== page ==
Last week we had a major icy snowstorm. Or a major snowy icestorm. Either way it hosed up things pretty badly in the greater Washington, DC area. It's kind of hard to exercise a dog when the weather is so bad. It's not the getting wet and cold part, it's the staying on your feet part that's hard. But we adapt.
Yesterday, it was almost 40 degrees. The snow and ice were a slushy mess but it was the weekend and it has become part of our routine to walk around the lake on the weekend. So Gregg and I and Ray headed to the lake for a walk. Gregg quickly identified a nice, stout, fallen tree limb to use as a walking stick and I did the same a short time later. There were lots of downed trees from the storm, but we chose sticks that were nicely weathered and mostly stripped of bark. The walk was a tougher go than usual but uneventful.
This morning, it was below freezing. I checked the weather report to see if it was going to warm up during the day, but that did not appear to be the case. Usually, when I'm not working, I'll head to the dogpark to give Ray a run but with the thaw from the day before and the current frozen conditions, I knew the park would be frozen, slippery, and kind of dangerous for a gangly dog on the run. So I decided to take Ray back to the lake for a morning hike. I strapped him into his sniffing sweater, bundled him into the car, made sure that I still had my stick from the day before, and we set off.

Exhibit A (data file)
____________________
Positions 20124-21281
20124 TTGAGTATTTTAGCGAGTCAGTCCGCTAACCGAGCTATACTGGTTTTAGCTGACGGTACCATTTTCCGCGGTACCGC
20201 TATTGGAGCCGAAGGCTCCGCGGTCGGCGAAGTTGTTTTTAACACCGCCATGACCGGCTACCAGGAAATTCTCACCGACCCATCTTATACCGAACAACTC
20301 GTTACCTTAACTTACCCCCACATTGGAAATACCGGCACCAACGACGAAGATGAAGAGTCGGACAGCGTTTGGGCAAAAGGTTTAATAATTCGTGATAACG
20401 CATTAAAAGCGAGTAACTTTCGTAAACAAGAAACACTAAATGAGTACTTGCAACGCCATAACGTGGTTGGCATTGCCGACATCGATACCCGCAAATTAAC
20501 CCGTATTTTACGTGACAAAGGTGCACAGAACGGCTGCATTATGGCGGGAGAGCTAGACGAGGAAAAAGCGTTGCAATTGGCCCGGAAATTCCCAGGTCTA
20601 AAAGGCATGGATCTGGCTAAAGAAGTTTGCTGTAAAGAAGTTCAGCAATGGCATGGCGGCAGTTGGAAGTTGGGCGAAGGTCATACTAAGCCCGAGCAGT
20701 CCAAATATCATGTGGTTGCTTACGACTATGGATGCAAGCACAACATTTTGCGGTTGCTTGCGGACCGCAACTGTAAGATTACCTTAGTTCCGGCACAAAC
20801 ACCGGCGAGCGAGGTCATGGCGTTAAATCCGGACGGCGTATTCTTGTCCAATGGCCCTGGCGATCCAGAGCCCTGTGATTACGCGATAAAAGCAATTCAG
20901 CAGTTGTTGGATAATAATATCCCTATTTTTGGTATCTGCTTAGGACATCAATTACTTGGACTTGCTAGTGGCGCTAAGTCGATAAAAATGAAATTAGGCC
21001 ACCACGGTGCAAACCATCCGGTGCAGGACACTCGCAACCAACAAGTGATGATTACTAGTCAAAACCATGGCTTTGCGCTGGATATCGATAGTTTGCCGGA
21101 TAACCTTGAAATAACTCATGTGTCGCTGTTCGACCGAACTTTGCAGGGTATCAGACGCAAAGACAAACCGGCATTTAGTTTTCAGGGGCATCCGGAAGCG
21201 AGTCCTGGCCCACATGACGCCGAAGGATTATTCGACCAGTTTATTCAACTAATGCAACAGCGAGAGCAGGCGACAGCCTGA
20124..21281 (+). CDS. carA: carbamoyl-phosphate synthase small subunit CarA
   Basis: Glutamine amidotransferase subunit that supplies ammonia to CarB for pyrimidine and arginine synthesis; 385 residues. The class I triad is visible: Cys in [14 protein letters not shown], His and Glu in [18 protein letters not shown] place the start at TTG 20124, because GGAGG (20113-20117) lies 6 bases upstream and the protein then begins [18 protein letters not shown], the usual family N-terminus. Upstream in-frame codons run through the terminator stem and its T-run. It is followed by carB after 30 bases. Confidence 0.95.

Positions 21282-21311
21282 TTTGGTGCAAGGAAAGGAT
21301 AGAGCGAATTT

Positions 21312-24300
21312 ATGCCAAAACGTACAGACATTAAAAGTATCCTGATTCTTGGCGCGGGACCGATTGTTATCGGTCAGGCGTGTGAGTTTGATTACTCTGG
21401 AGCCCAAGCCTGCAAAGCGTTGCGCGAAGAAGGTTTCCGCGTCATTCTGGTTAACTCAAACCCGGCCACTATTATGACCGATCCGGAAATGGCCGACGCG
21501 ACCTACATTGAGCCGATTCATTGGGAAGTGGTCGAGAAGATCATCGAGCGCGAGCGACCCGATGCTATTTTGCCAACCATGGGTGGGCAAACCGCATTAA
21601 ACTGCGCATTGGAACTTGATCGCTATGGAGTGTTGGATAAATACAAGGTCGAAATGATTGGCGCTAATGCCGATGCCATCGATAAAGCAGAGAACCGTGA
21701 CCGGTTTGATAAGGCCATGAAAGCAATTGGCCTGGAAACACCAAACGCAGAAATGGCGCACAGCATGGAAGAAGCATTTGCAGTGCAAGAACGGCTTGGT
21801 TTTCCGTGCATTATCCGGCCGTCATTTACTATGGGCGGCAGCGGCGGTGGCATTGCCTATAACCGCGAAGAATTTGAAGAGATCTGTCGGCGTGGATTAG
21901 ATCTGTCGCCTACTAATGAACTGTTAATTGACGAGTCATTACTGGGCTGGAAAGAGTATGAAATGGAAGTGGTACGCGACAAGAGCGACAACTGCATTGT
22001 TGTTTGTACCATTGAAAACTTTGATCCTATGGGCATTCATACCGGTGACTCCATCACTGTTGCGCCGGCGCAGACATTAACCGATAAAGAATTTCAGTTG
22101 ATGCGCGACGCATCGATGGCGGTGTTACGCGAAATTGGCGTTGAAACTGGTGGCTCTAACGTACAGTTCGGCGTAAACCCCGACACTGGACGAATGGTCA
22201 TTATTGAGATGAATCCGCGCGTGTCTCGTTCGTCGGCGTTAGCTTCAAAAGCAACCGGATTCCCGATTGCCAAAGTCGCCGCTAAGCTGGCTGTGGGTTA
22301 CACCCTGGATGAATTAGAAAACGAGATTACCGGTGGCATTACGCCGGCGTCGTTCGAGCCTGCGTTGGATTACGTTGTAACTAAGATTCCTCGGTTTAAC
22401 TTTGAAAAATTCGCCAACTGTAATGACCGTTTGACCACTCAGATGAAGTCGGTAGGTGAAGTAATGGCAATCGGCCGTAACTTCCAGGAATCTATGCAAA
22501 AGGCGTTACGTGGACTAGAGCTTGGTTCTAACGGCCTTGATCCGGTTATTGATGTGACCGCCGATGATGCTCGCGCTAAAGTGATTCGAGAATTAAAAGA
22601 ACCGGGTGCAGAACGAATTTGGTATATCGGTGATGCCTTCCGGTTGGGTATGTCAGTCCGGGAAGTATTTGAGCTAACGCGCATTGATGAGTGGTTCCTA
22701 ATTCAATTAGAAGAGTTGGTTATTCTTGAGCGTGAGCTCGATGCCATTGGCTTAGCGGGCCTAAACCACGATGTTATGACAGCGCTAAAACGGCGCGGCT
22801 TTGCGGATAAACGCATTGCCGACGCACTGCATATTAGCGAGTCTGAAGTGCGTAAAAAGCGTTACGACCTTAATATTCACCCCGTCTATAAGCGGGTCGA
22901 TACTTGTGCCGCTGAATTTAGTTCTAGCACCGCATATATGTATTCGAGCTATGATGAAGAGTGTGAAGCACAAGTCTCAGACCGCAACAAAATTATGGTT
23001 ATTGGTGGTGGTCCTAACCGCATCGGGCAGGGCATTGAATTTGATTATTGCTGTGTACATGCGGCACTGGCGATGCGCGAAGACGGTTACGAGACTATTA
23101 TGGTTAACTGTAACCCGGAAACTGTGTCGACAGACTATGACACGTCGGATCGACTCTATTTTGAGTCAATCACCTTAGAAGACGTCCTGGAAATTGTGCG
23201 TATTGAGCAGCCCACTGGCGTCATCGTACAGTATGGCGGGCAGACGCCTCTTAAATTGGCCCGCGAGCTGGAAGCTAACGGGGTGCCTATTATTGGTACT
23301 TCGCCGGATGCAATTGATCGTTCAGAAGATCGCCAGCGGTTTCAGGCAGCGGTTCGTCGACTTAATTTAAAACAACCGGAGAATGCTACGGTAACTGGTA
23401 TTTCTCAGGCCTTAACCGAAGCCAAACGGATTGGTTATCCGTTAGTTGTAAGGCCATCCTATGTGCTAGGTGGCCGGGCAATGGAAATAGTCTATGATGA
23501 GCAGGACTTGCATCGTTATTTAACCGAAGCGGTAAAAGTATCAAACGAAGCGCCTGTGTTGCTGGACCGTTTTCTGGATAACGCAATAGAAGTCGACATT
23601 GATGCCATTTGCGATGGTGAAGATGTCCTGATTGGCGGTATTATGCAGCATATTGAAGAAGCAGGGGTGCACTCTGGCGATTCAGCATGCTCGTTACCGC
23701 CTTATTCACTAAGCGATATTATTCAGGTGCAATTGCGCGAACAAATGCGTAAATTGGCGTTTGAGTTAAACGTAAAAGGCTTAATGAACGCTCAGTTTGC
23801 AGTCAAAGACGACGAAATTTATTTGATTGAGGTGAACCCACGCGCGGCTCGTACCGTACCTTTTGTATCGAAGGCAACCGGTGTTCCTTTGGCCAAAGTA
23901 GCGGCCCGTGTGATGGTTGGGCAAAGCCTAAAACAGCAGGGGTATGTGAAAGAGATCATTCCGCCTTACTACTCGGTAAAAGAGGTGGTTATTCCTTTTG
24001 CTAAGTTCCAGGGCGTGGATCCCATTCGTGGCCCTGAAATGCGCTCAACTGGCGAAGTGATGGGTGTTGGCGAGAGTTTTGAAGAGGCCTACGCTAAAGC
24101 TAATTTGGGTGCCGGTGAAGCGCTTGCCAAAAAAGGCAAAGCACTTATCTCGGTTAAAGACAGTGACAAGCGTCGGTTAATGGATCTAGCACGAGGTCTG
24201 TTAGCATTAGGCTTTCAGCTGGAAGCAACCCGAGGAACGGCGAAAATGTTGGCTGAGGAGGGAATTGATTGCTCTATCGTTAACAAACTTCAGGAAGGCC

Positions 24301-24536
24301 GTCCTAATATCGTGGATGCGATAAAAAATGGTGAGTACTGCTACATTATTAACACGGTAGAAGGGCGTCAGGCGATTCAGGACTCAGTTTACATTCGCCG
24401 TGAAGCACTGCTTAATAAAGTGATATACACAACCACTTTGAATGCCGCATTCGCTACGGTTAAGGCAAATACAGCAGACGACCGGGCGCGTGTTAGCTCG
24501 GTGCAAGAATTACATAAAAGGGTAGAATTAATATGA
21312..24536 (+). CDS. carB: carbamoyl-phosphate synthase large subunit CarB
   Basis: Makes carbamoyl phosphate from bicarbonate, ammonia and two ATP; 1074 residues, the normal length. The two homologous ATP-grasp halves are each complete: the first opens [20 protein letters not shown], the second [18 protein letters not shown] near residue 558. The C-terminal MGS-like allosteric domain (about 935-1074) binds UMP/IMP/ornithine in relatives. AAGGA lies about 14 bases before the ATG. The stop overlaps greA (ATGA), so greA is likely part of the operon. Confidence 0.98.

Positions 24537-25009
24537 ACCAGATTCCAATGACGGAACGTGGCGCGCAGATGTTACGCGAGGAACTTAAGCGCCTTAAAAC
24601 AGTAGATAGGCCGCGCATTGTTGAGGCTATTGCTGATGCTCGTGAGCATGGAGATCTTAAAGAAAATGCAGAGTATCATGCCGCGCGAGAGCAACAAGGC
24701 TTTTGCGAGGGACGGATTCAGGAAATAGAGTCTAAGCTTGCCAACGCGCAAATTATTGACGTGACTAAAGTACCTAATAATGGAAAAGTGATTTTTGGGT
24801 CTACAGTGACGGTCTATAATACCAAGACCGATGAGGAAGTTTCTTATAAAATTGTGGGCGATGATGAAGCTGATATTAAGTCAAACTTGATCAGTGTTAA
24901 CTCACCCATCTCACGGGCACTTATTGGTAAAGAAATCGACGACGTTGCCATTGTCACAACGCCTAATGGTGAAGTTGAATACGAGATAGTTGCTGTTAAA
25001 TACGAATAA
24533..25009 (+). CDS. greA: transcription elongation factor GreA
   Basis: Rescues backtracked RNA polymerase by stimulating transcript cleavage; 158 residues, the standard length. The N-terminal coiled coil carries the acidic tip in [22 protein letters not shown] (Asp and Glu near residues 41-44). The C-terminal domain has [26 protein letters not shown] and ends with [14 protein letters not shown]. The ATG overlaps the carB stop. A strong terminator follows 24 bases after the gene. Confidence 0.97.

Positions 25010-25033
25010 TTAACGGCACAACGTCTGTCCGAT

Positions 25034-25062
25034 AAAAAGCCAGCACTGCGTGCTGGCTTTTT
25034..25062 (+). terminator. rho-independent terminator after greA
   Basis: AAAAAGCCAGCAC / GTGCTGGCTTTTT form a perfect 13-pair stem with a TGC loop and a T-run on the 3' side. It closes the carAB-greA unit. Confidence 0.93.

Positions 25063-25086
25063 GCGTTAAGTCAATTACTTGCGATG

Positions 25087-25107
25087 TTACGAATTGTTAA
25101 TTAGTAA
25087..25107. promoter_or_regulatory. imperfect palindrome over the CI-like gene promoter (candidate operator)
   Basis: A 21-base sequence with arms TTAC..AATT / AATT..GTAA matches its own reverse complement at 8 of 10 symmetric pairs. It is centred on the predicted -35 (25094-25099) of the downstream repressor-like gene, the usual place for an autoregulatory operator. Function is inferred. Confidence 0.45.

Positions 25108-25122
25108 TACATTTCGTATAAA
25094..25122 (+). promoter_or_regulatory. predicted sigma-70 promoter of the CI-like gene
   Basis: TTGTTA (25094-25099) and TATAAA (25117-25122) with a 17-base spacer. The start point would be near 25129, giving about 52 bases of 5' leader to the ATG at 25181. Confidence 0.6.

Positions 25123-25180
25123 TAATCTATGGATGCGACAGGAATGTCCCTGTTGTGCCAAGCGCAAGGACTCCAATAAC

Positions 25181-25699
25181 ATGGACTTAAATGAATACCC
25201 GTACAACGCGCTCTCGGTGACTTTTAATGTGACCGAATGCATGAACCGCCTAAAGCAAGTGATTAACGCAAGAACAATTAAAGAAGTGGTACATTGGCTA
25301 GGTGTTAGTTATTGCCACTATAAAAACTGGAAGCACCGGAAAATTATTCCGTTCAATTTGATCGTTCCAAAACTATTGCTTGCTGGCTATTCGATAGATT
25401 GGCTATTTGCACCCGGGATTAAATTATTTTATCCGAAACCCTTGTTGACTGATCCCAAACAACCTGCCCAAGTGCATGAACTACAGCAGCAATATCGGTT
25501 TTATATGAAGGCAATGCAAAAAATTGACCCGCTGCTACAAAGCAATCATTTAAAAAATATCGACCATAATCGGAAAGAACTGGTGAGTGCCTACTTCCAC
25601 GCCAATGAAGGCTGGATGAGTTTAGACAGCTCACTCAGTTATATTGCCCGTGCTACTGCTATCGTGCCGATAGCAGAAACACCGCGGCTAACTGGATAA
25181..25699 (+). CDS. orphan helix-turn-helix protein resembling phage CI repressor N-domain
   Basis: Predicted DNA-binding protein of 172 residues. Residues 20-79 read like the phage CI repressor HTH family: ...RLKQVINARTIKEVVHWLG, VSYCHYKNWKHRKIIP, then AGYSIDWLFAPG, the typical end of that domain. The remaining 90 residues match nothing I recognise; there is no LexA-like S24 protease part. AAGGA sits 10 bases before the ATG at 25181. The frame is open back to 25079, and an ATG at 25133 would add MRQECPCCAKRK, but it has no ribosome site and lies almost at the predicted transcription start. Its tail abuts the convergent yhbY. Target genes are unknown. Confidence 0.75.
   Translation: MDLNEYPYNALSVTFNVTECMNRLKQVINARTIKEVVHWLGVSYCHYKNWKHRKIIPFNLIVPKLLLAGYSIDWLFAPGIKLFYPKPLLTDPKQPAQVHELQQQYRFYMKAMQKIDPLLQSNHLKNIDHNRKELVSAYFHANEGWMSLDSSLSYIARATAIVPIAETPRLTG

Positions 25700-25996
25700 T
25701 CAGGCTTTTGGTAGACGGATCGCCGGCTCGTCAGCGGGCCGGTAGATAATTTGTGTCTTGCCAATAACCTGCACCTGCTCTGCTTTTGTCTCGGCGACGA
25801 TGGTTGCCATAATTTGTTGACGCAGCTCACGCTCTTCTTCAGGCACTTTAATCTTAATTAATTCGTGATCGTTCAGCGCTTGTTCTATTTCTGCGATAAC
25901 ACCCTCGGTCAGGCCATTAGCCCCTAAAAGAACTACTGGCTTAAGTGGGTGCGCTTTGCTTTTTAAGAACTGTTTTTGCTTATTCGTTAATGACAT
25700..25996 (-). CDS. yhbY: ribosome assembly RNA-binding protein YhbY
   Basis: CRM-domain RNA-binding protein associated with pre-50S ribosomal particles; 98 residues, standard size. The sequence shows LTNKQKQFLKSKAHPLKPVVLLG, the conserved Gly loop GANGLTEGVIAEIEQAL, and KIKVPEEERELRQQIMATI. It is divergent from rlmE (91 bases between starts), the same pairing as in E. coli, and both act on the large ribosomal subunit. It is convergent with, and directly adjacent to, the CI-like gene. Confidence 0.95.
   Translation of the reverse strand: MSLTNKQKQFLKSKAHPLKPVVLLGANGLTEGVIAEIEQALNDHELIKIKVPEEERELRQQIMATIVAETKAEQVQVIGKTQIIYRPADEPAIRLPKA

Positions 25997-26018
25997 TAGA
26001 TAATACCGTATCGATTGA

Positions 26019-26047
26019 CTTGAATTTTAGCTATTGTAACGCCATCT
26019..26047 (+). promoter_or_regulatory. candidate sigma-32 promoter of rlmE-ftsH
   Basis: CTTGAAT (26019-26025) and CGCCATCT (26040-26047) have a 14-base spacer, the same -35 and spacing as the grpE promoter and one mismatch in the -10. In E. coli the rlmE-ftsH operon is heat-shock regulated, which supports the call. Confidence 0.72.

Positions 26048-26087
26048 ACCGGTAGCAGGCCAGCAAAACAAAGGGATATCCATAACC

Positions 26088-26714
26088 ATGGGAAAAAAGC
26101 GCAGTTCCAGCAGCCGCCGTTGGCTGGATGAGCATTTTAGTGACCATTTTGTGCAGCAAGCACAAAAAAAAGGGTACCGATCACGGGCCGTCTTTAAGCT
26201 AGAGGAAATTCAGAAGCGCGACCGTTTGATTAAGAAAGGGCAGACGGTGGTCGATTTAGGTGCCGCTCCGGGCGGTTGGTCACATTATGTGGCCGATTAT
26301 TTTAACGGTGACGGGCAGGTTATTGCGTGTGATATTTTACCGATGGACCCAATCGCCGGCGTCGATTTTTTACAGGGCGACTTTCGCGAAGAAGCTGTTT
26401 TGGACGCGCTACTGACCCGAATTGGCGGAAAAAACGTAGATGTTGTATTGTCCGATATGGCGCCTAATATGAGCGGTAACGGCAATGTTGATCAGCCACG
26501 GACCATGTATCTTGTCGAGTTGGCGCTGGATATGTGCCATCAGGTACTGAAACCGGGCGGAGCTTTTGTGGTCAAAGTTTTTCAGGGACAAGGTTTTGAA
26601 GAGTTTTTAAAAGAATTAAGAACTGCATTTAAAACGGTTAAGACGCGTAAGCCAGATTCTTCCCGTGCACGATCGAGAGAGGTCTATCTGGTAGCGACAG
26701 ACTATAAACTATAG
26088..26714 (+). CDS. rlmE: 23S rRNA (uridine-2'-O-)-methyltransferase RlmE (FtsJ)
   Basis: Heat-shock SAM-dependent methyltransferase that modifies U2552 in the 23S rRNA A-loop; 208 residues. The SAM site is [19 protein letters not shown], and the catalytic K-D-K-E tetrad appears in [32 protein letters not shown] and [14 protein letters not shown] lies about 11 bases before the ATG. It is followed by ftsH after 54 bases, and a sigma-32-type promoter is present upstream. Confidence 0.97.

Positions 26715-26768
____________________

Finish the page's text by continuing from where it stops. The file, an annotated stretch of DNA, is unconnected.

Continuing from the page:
The slushy paths from the day before were sheets of ice where they had been firmly trampled, and crunchy ice where there hadn't been quite as much foot traffic. It was cold and quiet and if it hadn't been for the houses circling the lake, I would have thought we were miles from everything. We met few people on the way around, a (crazy!) runner, a hiker (also with a walking stick), and an elderly couple that were gingerly picking their way down the path.
Ray and I were about half-way-round the lake when he stopped and gave a short, low growl. I looked at him, suprised. He's never growled on a walk before.
"What's wrong, Ray?" I asked. He didn't answer. I could tell that the hackles on his back were up, even though they were covered by the sweater. I could feel the hair on the back of my neck stand up too.
Ray's lifted his nose in the air; it was twitching furiously. I looked around nervously and saw movement out of the corner of my eye. A flash of red against the white snow. It was a fox slipping through the backyard of the house ahead of us. I planted my stick and held on for dear life. Ray started thrashing back and forth on the end of his leash, pulling this way and that, trying to identify the exact direction he should take off in the event that I should let him off his leash to chase his prey.
I watched as the fox got further and further away. Ray realized that he wasn't going to be allowed to have any fun and calmed down. I unstuck my stick from the snow and we continued on around the frozen landscape.